Back in mid-November, 2006, I wrote up how to get Apple’s Front Row to work on older macs using a program and instructions outlined on AndrewEscobar.com. The only disadvantage to the “hack” was that it didn’t magically have a remote control materialize out of the air after installation. The way that I left it on my previous post, I wanted to try Griffin Technology’s AirClickUSB. Well today at the MacWorld Expo, I received one to complete my tests.
First impression of the AirClickUSB, it’s small and white and simple. In the package is a 1″x 2″ remote with 5 buttons (Play/Pause, Forward, Reverse, Volume Up and Volume Down). There is a lock, a slider on the side to prevent the remote buttons from being active and accidentally pushed if it is in your pocket or something. [Click the picture below for a larger size.]
Also in the package is the USB dongle. It is about the same length as the remote, but longer and thinner, slightly smaller than a pack of gum, for example. [Click the picture below for a larger size.]
You also get a USB cable extender which is useful for desktops. I prefer just using the USB dongle by itself for my laptop. Lastly you have the software that enables the functionality. (Note: this device can be used on Windows and Mac machines…I will only be talking about my Mac implementation)
Instead of using the software that came on the CD, I went straight to Griffin’s Support site and downloaded the latest version there (I typically do this since usually when some software goes to CD, it is instantly out-of-date. Best bet is always to get the latest version from a company’s support site.) So, software downloaded and installed, I fired up Front Row and started clicking away. Well, it seemed to work ok…but it needed some help. I needed to launch the app that I wanted to use from within Front Row in order to get the AirclickUSB to do its thing. Unfortunately, that was not the solution that I was hoping for.
So, once again, armed with the power of Google, I searched for “Airclick FrontRow” and got plenty of results. The first one was from a forum link on MP3Car.com. After reading through the threads, I found that none of the “hacks” applied to the version of the AirClick software that I installed (1.06). So I kept digging through sites and came across a blog post from Casey who works(ed?) for Griffin. Since the post was over a year old, I scanned down the comments to see if there were any hints on what I wanted to do (the blog post, btw, was pretty interesting though, discussing how if you analyzed the AirClick program package, you could change some of the AppleScript contained within the functions.plist file – geek alert!).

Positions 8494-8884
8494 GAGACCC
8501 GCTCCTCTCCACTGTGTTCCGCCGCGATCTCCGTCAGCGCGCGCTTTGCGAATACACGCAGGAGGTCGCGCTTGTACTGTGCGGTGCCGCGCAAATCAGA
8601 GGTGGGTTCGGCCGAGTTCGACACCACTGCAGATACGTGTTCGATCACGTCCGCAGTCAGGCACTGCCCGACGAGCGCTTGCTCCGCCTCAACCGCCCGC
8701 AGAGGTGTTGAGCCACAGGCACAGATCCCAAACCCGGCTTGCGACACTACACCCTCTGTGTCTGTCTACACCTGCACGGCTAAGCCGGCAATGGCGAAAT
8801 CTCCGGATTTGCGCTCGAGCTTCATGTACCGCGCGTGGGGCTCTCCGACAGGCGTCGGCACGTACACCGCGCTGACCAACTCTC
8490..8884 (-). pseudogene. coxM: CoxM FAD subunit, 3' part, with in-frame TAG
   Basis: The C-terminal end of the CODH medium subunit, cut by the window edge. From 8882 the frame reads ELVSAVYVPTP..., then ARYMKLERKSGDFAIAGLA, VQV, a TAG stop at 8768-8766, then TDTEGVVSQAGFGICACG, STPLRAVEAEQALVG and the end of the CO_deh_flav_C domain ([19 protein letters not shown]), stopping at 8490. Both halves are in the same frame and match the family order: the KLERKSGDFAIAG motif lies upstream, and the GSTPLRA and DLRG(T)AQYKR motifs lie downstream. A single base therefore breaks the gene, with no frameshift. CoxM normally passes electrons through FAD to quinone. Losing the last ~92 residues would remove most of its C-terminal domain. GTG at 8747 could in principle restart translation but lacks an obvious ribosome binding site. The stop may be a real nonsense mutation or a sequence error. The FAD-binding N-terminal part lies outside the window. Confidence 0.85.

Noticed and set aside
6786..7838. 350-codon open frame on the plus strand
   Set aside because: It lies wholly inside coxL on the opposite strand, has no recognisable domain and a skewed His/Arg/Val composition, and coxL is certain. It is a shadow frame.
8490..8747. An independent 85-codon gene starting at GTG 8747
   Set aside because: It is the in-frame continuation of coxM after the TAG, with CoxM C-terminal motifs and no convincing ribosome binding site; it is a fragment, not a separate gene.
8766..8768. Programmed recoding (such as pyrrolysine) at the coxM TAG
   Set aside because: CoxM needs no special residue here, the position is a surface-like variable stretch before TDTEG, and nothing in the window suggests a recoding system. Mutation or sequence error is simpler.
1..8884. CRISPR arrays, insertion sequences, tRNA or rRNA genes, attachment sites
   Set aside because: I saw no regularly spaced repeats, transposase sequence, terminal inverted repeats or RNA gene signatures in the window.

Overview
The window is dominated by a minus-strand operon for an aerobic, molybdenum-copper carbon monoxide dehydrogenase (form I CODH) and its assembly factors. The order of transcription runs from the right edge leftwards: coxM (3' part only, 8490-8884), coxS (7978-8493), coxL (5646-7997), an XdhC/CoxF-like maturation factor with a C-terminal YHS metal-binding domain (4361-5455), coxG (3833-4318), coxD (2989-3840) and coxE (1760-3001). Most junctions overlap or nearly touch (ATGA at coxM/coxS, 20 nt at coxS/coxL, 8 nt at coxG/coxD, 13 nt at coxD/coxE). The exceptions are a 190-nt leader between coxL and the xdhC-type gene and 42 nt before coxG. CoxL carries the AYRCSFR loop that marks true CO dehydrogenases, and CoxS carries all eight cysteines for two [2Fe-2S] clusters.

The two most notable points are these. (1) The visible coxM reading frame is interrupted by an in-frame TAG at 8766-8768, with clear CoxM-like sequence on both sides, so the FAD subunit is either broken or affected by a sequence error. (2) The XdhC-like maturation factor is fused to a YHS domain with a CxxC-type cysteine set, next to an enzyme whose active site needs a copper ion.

Buried in the comments was one from Casey that suggested checking out an application written by Griffin as well called Proxi. I remember looking at Proxi back when it first launched, but I did not have a Griffin product that I could use with it. (Proxi is located at http://proxi.griffintechnology.com .) Proxi is a free application that lets you have much more control over how your Griffin products interact and control your Mac. Not only can you customize how AirClick, for example works with an application, you can also set up hot keys, run tasks or do other actions within Proxi for use with non-Griffin products like your keyboard. When you install Proxi, on first run, you are asked if you want to download/install blueprints (which are basically like AppleScripts on steroids). I went wild and downloaded all of the ones that were available for the AirClick. Here is what Proxi looks like:
And here are some of the Blueprints:
I then fired up Front Row, manually, and started clicking away on the Airclick. Unfortunately, Proxi got confused, since I had installed so many different triggers for different applications and multiple applications launched (iTunes, QuickTime, DVD player, etc.). They all did seem to work fine with the AirClick…but my Mac started acting schizophrenically. So I had to curb my enthusiasm a bit and thought things out a bit more. First, there was probably a conflict between the software that came with the Airclick and Proxi, so I quit the Airclick software. Then, I deleted all of the triggers for all of the different applications that I had installed earlier. Then, I only installed the Blueprint for Front Row.
Firing up Front Row again worked much better. I did not have other applications start launching simultaneously. I couldn’t quite figure out how to navigate through Front Row with the 5 Airclick buttons…so I went back to Proxi and read through the notes listed for Front Row in the Blueprint Browser and there were all of the answers on how to control other aspects of the Front Row application. The secrets were in how long you hold buttons or if you pressed a combination of buttons. All in all, it seems to work quite well.
So, to sum it all up, for about $40 (for the Griffin Airclick USB) and some patience when installing the hack to enable Front Row as well as downloading and setting up Griffin’s Proxi, you can pretty much have Front Row running the way it does on the newer Macs! So, go pick up an AirClick!